Friday, September 16, 2011

Why I am a Fracking Abolitionist

Environmental Law Society Energy Conference, 2011 , Cornell Law School        
March 31, 2011 
Sandra Steingraber, Ph.D.
(the following is adapted from Steingraber’s opening remarks at a public debate on hydrofracking at the Cornell University Law School, March 31, 2011. In her presentation, Steingraber presented a mason jar of her tap water to Paul Hartman of the Chesapeake Energy Corporation. He was invited to drink it. He declined.)

The Marcellus Shale is a graveyard. Five hundred million years ago, upstate New York was a shallow ocean full of sea lilies and squid. When these creatures died, they sank into the sediments of the sea floor and turned into bubbles of methane. To the east was a range of mountains, which eroded into this ocean. The elements they contained—arsenic, lead, mercury, and radioactive strontium--also became part of this sea floor, which turned into shale.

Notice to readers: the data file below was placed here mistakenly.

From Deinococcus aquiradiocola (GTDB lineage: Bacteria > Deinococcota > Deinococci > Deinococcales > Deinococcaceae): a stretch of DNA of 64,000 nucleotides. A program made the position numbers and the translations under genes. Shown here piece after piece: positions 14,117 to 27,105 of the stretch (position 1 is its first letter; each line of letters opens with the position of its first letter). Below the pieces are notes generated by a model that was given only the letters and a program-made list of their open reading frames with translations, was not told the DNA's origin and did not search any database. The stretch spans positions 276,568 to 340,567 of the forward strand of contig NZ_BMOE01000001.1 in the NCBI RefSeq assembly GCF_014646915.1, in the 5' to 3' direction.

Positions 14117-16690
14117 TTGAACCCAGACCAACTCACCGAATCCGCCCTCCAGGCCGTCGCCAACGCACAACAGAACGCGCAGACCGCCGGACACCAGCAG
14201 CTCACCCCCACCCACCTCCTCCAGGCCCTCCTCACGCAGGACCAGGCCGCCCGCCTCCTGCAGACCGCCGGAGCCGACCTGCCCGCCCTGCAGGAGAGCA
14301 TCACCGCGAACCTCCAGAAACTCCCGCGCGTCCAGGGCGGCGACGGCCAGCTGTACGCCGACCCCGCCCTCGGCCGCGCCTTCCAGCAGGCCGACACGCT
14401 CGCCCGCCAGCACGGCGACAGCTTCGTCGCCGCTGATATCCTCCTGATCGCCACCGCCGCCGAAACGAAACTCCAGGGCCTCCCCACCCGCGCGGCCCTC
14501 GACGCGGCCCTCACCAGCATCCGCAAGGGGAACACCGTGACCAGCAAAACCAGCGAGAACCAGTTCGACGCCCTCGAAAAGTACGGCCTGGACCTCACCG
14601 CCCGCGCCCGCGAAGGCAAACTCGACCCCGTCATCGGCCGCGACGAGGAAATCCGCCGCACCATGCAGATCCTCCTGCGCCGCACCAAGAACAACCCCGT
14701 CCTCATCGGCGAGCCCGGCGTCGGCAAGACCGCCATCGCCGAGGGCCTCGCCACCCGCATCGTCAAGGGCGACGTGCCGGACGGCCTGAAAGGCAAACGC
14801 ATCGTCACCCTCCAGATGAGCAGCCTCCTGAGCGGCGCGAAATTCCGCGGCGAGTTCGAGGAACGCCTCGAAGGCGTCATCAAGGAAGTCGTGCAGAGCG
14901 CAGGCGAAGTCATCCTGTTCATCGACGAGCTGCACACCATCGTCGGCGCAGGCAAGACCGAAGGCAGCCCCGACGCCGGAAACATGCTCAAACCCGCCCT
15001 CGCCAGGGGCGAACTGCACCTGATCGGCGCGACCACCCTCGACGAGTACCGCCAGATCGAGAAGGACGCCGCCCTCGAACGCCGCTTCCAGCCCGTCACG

Thus, a mile or so beneath our feet lies a petrified fizz of bubbles trapped in rock that is suffused with salty brine and a host of metals and radioactive isotopes. As long as we leave our bedrock intact, it’s not hurting anybody—although it does contribute radon to our basements. But if we use water and toxic chemicals to shatter it—in order to bring those bubbles of gas to the surface—we open Pandora’s box.

Fracking is an unsafe practice, and it cannot be made safe.

Fracking is unsafe because each well requires a thousand tanker truck trips. With 96,000 wells envisioned for upstate New York, our icy, rural roads will fill with 18-wheelers hauling hazardous materials. Those are the same roads on which, soon enough, I’ll be teaching my 12-year -old daughter to drive.

Fracking is unsafe because it releases into the environment inherently toxic chemicals. The diesel exhaust from the trucks, compressors and condensers will fill our air with soot, smog, ozone, and ultrafine particles. These pollutants are linked to bladder, lung, and breast cancers, stroke, diabetes, and premature birth, which is the number one cause of disability.

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